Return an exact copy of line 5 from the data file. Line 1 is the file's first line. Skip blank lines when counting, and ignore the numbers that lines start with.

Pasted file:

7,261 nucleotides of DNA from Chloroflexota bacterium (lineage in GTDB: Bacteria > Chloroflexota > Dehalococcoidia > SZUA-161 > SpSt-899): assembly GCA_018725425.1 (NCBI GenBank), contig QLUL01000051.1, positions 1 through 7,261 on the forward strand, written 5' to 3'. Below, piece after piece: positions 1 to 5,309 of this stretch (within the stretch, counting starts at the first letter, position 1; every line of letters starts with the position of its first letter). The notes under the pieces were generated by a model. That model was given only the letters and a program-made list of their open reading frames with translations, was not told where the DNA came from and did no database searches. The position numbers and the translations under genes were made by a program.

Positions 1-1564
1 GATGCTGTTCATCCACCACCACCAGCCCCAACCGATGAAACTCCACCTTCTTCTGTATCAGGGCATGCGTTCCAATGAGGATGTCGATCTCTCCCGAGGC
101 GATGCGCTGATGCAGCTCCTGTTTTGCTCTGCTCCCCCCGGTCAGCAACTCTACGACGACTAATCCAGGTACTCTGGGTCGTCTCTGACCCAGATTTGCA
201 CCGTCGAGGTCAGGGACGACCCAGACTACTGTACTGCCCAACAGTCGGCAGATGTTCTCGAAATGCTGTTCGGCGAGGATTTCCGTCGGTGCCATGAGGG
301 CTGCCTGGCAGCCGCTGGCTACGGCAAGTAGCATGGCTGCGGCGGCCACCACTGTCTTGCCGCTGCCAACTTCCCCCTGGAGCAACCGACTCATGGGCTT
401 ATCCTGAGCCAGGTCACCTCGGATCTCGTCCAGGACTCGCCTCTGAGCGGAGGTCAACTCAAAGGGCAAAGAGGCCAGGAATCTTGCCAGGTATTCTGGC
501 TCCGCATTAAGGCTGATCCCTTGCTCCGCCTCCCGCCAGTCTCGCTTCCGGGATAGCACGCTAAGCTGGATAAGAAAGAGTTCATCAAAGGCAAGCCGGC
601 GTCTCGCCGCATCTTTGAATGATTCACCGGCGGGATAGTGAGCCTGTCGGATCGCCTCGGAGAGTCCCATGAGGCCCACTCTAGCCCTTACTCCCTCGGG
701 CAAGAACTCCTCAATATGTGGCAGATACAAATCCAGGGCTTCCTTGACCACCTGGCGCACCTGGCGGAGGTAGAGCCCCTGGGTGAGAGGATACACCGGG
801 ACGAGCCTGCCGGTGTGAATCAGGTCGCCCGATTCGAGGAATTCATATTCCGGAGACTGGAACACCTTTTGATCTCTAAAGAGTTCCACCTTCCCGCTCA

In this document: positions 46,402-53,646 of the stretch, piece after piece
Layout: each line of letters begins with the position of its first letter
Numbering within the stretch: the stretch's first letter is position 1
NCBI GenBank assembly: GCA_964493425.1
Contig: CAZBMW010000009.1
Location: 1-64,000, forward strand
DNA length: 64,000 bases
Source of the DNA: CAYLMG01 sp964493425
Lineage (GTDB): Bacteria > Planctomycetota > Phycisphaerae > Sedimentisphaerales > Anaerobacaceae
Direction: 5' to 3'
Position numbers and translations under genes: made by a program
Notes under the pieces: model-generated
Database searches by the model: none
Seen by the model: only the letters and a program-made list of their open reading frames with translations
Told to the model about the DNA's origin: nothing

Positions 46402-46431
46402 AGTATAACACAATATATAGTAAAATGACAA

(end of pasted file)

201 CCGTCGAGGTCAGGGACGACCCAGACTACTGTACTGCCCAACAGTCGGCAGATGTTCTCGAAATGCTGTTCGGCGAGGATTTCCGTCGGTGCCATGAGGG